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DELPHI, Ind. — The probable cause affidavit released Tuesday claimed an unused round of ammunition was found between the bodies of two girls in February 2017.

Forensic experts scientifically linked the bullet to the gun found in Delphi murders suspect Richard Allen’s home when they searched it, the affidavit said. That gun was a .40 caliber Sig Sauer P226.

Allen faces two counts of murder for the Feb. 13, 2017, deaths of 13-year-old Abigail “Abby” Williams and 14-year-old Liberty “Libby” German near Delphi. Allen was arrested in the case on Oct. 28.

Guy Relford is a gun range instructor and a defense attorney who handles gun cases exclusively. He is not a part of the Delphi murders investigation. He told I-Team 8 that it is possible to link an unused round specifically to one gun. “It’s been accepted in courts that, with the right level of magnification and the right analysis, it can be as conclusive as fingerprints.”

There are a few reasons why an unspent round might be ejected. “It could be a malfunction. It could be to induce fear in someone,” Relford said.

When a shell casing, either used or unused, is ejected from a gun, it creates a unique signature on the casing.

“When that little metal claw made contact with that metal shell casing, part of the cartridge, it left a mark,” Relford said.

Just because the affidavit said the unspent round belonged to Allen’s gun doesn’t mean it is his. Even the affidavit called the bullet identification subjective in nature.

According to Relford, the validity of where the round came from could come down to expert witness testimony about how the round was analyzed and the level of magnification used to look at it.

“You could very easily have defense experts say it’s not as reliable and it’s not as conclusive and shouldn’t be the basis for a jury finding beyond a reasonable doubt that someone committed a crime,” Relford said.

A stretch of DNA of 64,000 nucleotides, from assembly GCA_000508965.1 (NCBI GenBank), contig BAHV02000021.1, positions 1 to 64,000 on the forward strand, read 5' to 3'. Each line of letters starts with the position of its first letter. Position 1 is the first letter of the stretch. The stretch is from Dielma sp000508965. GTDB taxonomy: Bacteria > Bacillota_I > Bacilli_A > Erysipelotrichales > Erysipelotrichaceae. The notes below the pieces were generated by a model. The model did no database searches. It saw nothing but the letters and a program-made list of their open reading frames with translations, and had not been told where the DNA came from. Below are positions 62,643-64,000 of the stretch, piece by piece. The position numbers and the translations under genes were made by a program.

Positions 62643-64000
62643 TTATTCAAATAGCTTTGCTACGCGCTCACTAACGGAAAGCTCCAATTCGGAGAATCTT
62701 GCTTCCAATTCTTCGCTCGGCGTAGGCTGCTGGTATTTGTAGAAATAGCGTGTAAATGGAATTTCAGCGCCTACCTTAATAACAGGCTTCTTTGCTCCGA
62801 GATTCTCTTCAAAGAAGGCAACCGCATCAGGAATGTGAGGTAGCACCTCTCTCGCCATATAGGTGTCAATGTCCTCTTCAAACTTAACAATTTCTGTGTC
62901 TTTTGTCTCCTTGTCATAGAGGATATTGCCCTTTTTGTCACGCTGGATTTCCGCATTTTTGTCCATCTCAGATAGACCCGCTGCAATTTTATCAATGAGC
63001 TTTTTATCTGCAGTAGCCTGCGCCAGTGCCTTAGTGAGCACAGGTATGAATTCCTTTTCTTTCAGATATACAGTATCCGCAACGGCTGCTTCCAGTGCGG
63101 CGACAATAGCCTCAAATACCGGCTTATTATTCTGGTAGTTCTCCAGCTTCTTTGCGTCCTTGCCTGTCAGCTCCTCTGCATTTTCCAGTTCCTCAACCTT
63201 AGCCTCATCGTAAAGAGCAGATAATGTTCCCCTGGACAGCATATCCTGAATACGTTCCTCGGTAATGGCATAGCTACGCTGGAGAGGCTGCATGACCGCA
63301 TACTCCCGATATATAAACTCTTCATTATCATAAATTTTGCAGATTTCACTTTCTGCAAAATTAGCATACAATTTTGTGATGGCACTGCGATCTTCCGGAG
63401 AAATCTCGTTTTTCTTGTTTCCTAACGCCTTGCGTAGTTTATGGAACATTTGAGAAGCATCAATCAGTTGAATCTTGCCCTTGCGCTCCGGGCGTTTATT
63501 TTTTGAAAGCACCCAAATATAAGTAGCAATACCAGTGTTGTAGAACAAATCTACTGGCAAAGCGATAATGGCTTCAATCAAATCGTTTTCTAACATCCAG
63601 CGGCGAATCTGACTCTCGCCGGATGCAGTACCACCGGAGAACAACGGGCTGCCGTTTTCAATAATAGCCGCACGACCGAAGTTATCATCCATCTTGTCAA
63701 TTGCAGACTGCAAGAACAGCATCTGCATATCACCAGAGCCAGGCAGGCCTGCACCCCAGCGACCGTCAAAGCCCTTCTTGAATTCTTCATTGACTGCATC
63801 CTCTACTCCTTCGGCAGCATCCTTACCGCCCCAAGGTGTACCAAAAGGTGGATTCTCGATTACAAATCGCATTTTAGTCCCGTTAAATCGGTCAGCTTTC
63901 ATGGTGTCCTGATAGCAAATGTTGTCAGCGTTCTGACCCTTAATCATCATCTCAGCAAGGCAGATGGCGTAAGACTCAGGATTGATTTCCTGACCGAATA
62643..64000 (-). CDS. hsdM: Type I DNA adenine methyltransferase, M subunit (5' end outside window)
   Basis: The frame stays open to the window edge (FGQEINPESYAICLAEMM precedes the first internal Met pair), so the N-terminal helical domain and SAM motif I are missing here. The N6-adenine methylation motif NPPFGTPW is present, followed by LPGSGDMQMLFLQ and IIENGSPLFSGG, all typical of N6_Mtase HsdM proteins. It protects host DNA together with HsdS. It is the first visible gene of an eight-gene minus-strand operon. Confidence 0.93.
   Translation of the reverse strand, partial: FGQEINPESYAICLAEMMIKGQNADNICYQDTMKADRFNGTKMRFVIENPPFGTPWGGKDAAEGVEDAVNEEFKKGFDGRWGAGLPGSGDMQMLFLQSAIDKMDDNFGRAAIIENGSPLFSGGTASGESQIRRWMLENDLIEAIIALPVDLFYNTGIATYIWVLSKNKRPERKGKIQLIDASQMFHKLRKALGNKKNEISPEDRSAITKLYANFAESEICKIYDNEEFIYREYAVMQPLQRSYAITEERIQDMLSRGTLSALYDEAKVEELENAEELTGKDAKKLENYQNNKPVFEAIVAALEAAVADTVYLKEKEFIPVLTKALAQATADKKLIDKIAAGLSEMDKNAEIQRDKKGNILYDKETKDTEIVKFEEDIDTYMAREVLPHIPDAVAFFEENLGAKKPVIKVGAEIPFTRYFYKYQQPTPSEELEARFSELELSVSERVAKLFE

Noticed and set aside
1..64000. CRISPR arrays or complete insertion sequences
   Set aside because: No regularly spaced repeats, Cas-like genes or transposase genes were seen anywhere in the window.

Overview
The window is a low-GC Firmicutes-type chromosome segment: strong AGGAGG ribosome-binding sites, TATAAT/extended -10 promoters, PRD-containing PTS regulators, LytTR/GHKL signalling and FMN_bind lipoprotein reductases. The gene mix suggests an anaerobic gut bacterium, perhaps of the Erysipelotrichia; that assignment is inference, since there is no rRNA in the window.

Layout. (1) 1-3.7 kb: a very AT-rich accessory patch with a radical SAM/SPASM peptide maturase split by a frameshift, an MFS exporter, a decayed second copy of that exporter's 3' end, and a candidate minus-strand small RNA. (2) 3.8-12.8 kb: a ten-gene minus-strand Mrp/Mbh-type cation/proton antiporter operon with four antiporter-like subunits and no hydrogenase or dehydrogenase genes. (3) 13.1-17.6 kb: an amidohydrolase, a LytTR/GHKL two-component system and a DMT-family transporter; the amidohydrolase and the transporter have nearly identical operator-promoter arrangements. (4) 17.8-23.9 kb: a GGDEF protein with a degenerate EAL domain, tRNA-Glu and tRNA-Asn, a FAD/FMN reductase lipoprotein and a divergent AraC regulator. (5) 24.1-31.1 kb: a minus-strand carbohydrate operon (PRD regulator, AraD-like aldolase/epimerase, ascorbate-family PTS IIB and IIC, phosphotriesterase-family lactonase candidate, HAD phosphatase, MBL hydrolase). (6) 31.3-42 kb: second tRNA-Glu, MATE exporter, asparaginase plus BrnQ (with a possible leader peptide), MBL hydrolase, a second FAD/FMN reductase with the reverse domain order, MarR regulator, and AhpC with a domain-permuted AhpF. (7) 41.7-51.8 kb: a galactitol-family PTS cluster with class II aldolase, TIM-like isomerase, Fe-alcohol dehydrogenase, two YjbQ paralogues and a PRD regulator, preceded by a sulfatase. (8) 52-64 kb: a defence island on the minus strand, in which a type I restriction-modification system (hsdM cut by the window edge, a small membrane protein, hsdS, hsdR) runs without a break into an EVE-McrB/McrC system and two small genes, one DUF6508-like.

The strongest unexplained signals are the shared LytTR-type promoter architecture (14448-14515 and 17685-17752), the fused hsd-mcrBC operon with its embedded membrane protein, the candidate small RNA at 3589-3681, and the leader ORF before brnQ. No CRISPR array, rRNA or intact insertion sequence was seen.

DELPHI, Ind. — The court hearing for 2017 Delphi murders suspect Richard Allen on Tuesday brought a big crowd to the Carroll County Courthouse.

Allen was arrested on Oct. 28 and murder charges were announced on Oct. 31. He faces two counts of murder for the deaths of 13-year-old Abigail “Abby” Williams and 14-year-old Liberty “Libby” German near Delphi in February 2017. He is being jailed while awaiting trial.

In Tuesday’s crowd at the Courthouse was the Libby’s family. Her family didn’t want to speak on camera about what happened in court Tuesday. Her sister Kelsi posted on Twitter, “I feel your love and support today and always. Thank you,” adding a gray heart emoticon.

The family weren’t the only ones from Delphi who came to the hearing. Ted Guy lives close to where the alleged murders happened. He said it was a priority for him to be at Tuesday’s hearing. “I just wanted to see what I could see. There’s so many rumors and podcasts and whatever; you don’t know what to believe, so I just wanted to see for myself,” Guy said.

John Smith owns the shop across the street from the Courthouse. He says there has been a dark cloud of energy surrounding Delphi since “Libby” German and “Abby” Williams were killed, “I think it’s put a lot of stress, especially younger people. They wonder, you know, ‘can this happen again? Is there somebody out there yet that’s still the murderer of two children,'” said Smith.

Smith is glad the case is moving forward. “It’s time to get it in court, get it heard and get it over with.”

Guy agreed. That’s why he was OK with the prosecution wanting to keep the probable cause affidavit secret. “If it’s going to hurt their case, I don’t want to see it released,” said Guy.

If the prosecution of Allen leads to a conviction, Guy and Smith said, the entire community would be relieved.

Allen’s attorneys on Monday asked that Allen be released from jail without posting bond, or that he be released on what the request calls a “reasonable bail amount.” His attorneys argue that the probable cause does not have evidence of guilt or create a strong presumption of guilt for Allen. The judge set a bail hearing for Feb. 17 in the Carroll County Courthouse.